• She then suggests we reach out and share our shame experience with […]

Building Resilience During Stressful Times

Life's enjoymentMost of us know that chronic stress isn’t good for us and that it can be damaging to our physical and mental health. Many studies show the negative impact of stress on physical health such as blood pressure, immune functioning, and heart disease etc, but few address the effects on mental health. Increasingly however, studies are showing that chronic stress has a negative effect on brain functioning, leading to changes that make us more vulnerable to difficulties such as depression, addiction, memory loss, learning difficulties as well as a range of others.

We also know that we should be exercising, eating better and relaxing more to help ourselves deal with the impact of stress. But most of us do not, citing lack of time and energy as the main reasons. We are living in times of rapid change and unpredictability, most of which is out of our personal control. Each of these factors have been shown to contribute to experiencing stress, and we are now experiencing all three together. The key message, however, is that it is not the once off stressful events that are the most problematic, but the cumulative effects of daily stressors that do the most damage. It is therefore so important that we prioritize our physical and mental health and make lasting changes to protect ourselves against the damaging effects of long term stress. Our relatively new understanding of the plasticity of the brain allows us to make changes that can reverse the damage that has already been done. However, prevention is better than cure and making changes to protect the body and brain against damage is worth investing time and energy in.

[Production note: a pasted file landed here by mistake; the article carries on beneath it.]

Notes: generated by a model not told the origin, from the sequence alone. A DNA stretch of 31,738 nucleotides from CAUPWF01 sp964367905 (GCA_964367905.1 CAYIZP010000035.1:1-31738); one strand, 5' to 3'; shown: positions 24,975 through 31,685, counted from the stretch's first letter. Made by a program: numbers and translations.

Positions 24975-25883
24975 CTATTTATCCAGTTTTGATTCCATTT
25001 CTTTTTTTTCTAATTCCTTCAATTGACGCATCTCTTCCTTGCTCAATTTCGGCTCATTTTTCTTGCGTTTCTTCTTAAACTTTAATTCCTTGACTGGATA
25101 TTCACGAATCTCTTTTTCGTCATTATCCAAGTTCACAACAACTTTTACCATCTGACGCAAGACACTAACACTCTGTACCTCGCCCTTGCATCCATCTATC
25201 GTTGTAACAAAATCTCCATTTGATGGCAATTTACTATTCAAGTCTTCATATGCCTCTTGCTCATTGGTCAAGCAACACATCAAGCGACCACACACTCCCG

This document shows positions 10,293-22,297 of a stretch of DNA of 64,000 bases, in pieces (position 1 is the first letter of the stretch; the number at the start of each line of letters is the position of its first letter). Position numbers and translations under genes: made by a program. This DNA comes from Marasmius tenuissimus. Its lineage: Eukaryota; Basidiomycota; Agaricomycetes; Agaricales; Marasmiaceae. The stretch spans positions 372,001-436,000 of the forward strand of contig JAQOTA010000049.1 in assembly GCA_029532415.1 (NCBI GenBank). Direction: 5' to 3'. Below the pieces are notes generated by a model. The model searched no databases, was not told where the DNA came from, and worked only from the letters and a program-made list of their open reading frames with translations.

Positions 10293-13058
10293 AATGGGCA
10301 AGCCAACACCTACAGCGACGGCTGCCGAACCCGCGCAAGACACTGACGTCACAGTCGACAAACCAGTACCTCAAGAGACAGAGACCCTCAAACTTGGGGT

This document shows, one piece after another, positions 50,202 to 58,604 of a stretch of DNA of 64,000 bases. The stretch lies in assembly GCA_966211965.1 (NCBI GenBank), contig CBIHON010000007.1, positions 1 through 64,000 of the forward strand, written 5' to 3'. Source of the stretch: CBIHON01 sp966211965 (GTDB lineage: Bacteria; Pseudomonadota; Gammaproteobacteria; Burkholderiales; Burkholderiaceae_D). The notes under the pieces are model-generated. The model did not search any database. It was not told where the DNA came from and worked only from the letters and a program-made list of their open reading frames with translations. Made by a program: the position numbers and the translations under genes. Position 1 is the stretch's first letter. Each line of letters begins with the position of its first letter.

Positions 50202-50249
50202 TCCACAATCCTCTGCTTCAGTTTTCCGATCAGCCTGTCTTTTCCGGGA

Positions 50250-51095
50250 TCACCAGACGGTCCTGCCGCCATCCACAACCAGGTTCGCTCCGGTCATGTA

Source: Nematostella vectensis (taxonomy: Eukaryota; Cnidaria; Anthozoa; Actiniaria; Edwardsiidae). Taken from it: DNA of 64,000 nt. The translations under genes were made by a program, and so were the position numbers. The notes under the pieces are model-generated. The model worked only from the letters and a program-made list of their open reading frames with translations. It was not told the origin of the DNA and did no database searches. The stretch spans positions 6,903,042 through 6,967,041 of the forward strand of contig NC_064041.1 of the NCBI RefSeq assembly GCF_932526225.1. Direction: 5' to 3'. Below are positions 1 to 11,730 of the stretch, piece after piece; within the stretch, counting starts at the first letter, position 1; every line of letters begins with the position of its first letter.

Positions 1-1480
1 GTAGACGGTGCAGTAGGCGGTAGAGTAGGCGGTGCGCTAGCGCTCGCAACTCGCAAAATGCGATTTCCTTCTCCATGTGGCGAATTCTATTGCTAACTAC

I am going to be […]

Neuroception: a key concept for understanding anxiety and depression

Neuroception is a term coined by Professor Stephen Porges and refers to the neural circuit that evaluates risk from cues in the environment. In the stress literature the term perception is often used to describe how it is our perception of threat, rather than an objective evaluation of the stressor that leads to feelings of anxiety. E.g. a potential job interview may lead to feelings of anxiety although it does not pose any real threat to our safety. However Professor Porges states that perception is an inaccurate way to describe the process as the evaluation of environmental cues often occurs outside of conscious awareness.  Faulty neuroception, the inaccurate evaluation of risk where there is no threat, therefore may lie at the root of many difficulties such as anxiety and depression disorders, as well as schizophrenia, autism and reactive attachment disorder. A person may therefore be unable to inhibit defense systems in a safe environment, or they may be unable to activate defense systems in a risky one, or a combination of both.

For more information read Neuroception: a subconscious system for detecting threats and safety